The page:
A significant problem in the management of pediatric emergencies is the timely and accurate delivery of medications. The use of color-coded resuscitation aids for drug dosing and estimating ETT size in children precludes many of these problems, including having to estimate weight and remember and calculate drug doses.

One particular drug worthy of special mention when used with children is succinylcholine. Because the drug is rapidly distributed into extracellular water, and children have a relatively larger volume of extracellular fluid than adults, the recommended dose of succinylcholine is higher in children.(5)

In 1993, the FDA, in conjunction with pharmaceutical companies, revised the package labeling of succinylcholine after reports arose of hyperkalemic cardiac arrests due to the drug’s administration to patients with previously undiagnosed neuromuscular disease. However, the initial advisory warnings continue to recommend succinylcholine for emergency or full-stomach intubation in children.

Case wrap-up
Because the 12-year-old patient’s respiratory status was kept stable, the patient’s airway did not require further field management.

On arrival at the emergency department (ED), the patient was unable to swallow secretions, had a muffled voice, was complaining of occasional air hunger and refused to lie flat. The attending emergency physician (a family practitioner) was unwilling to intubate the patient without anesthesia or surgery back-up available at the hospital. The weather had cleared, so air evacuation was requested.

When the air medical transport team arrived 20 minutes later, the patient’s condition was unchanged. The flight crew elected to progressively sedate the young patient and proceeded with a sedation-assisted direct-vision intubation prior to transport. He was sedated and paralyzed for the duration of the transport and arrived at the Level 1 trauma center in stable condition. He was weaned and extubated on the sixth hospital day, and the remainder of his recovery was uneventful.

Respiratory assessment and airway management in the pediatric patient present many challenges, including differences in equipment sizes and drug dosing, anatomical variation that continuously evolves as development proceeds from infancy to adolescence, and the stress of resuscitating a critically ill child.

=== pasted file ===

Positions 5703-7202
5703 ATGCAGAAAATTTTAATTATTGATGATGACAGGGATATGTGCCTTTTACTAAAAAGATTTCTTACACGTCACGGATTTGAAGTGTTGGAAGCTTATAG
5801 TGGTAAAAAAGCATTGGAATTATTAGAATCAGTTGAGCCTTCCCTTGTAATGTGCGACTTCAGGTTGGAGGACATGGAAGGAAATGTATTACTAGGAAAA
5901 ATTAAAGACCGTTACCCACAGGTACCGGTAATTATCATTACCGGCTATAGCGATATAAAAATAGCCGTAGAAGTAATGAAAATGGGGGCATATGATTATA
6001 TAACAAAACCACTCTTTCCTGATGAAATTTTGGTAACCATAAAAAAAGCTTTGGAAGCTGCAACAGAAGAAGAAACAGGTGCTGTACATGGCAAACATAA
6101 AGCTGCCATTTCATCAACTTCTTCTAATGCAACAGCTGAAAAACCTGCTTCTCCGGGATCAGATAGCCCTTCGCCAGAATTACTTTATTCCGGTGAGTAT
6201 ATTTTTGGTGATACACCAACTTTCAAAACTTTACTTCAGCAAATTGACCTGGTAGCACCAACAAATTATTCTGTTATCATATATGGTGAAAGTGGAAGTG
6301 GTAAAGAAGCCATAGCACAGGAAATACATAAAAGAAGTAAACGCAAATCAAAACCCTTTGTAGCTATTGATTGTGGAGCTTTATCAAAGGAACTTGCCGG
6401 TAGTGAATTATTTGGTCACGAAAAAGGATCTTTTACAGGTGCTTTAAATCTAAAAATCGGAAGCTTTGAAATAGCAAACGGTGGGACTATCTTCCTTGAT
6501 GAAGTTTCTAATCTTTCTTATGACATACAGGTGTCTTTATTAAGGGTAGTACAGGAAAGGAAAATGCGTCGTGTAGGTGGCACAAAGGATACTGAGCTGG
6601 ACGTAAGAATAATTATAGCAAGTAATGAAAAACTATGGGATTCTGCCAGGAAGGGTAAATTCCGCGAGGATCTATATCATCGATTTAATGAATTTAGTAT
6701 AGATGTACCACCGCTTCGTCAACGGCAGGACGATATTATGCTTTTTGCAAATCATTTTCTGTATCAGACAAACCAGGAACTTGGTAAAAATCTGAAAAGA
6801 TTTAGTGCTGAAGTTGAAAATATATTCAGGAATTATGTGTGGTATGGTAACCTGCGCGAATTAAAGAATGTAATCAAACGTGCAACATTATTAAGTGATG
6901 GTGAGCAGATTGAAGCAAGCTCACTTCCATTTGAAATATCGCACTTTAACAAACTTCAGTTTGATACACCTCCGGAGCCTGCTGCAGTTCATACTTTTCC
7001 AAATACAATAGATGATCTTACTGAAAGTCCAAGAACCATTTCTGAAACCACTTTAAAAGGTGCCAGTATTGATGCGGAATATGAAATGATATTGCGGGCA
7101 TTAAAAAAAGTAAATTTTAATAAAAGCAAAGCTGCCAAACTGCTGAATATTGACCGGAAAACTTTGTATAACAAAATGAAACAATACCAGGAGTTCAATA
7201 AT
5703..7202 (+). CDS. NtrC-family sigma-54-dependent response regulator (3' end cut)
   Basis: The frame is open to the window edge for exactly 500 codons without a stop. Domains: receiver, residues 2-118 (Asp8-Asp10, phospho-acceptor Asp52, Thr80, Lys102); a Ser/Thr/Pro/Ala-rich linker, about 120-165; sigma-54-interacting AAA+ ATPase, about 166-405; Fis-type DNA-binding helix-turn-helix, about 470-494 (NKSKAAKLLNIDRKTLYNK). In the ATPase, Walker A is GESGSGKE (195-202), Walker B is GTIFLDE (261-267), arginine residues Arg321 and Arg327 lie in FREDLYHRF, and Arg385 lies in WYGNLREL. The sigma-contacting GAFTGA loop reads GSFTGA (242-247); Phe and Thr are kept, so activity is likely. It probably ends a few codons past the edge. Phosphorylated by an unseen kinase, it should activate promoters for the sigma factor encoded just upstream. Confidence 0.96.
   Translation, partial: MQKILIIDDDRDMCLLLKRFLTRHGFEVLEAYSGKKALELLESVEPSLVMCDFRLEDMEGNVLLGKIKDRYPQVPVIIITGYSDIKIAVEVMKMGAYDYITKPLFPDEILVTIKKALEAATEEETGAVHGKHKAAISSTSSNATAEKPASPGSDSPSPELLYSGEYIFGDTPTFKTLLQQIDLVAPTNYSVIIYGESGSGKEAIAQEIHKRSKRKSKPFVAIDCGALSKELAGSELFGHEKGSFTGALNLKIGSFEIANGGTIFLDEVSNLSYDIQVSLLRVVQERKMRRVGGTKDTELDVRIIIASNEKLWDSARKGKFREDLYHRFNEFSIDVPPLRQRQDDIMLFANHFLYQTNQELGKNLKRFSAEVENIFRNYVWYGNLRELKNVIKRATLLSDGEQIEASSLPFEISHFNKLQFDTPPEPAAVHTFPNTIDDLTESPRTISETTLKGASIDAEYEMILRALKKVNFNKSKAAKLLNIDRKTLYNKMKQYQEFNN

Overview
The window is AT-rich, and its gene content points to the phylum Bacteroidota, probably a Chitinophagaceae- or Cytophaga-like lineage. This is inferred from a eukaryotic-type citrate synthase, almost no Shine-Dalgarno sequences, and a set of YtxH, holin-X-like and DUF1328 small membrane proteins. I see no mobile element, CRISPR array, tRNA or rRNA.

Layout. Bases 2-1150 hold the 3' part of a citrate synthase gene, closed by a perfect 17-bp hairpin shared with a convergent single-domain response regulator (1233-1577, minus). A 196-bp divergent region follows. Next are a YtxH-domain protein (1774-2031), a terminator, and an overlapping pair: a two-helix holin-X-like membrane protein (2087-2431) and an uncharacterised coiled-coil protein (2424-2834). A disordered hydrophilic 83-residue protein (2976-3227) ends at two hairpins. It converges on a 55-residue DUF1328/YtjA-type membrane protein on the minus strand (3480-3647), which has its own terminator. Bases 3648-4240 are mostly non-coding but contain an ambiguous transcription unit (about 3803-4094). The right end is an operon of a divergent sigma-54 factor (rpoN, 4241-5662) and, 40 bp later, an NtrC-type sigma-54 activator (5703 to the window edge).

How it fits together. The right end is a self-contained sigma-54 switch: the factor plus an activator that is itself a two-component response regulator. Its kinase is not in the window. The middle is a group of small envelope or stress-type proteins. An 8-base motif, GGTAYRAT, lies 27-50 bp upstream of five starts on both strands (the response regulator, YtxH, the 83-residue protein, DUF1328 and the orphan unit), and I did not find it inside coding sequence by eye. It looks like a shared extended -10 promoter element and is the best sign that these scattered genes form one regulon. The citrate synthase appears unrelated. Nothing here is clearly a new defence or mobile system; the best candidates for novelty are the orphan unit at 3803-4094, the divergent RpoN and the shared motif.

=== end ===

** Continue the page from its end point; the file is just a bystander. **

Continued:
During the emotional mix of a pediatric resuscitation, it’s easy to get sidetracked by co-existing confounding issues. Therefore, the importance of methodically working your way through airway evaluation and management cannot be overstressed. Assessment is the key to gathering critical evidence of a pediatric patient’s respiratory status or warning of impending respiratory arrest.

Michael F. Murphy, MD, FRCPC (EM), FRCPC (ANES), is certified as a specialist by the Royal College of Physicians and Surgeons of Canada in both emergency medicine and anesthesiology. He’s the professor and chair of anesthesia and professor of emergency medicine at Dalhousie University, and the clinical chief of anesthesia at the Capital District Health Authority in Halifax, Nova Scotia. He’s also a founding faculty member of “The Difficult Airway Course: Emergency” and “The Difficult Airway Course: EMS.” Contact him at murphymf1@gmail.com.

Michael Keller, BS
, NREMT-P, is a curriculum faculty member with Gaston College, Department for EMS Education in Dallas, N.C., a member of Lincoln County (N.C.) EMS and a national faculty member for “The Difficult Airway Course: EMS.”

Robert Luten, MD, is professor of pediatrics and emergency medicine at the University of Florida, Shands Jacksonville, and former president of the Society for Pediatric Emergency Medicine. He’s the author and principal instructor of the pediatric section of the National Emergency Airway Management course.

Colby J. Rowe, EMT-P, FP-C, CIC, is a paramedic supervisor, flight paramedic, and the continuing education and training coordinator at Stony Brook University Medical Center EMS on Long Island, N.Y. He’s also a national faculty member of “The Difficult Airway Course: EMS” and an adjunct faculty in the Emergency and Disaster Management concentration at Stony Brook University.

Mary Beth Skarote, NREMT-P, is an emergency response and recovery coordinator for Wake Forest University Baptist Medical Center, Winston-Salem, N.C.; a paramedic with Davidson County (N.C.) EMS; president for North Carolina Association of Paramedics; and one of the original faculty for “The Difficult Airway Course: EMS.”

1.AmericanAcademy of Pediatrics: Pediatric Education for Prehospital Professionals. Jones & Bartlett:Boston, Mass., 2000. pp. 2-35.

2. Caroline N: Emergency Care in the Streets. Jones & Bartlett:Boston,Mass., 2008. p. 41.

3. Institute for Continuing Education. www.ceu.org/cecourses/981117/ch11b.htm

4. Bledsoe B, Porter R, Cherry R: Paramedic Care: Principles & Practice. Pearson Prentice Hall:Upper Saddle River,N.J., 2006. p. 59.

5. Walls RM, Murphy MF, Luten RC (eds): Manual of Emergency Airway Management. Harvard Medical School: Boston, Mass., 2004. pp. 212Ï281.

6. Aijian P, Tsai A, Knopp R, et al: “Endotracheal intubation of pediatric patients by paramedics.” Annals of Emergency Medicine. 18(5):489-494, 1989.

7. Vilke GM, Steen PJ, Smith AM, et al: “Out-of-hospital pediatric intubation by paramedics: The San Diego experience.” Journal of Emergency Medicine. 22(1):71Ï74, 2002.

8. Brownstein D, Shugerman R, Cummings P, et al: “Prehospital endotracheal intubation of children by paramedics.” Annals of Emergency Medicine. 28(1):34Ï39, 1996.

9. Gausche M, Lewis RJ, Stratton SJ, et al: “Effect of out-of-hospital pediatric endotracheal intubation on survival and neurological outcome: A controlled clinical trial.” JAMA. 283(6):783-790, 2000.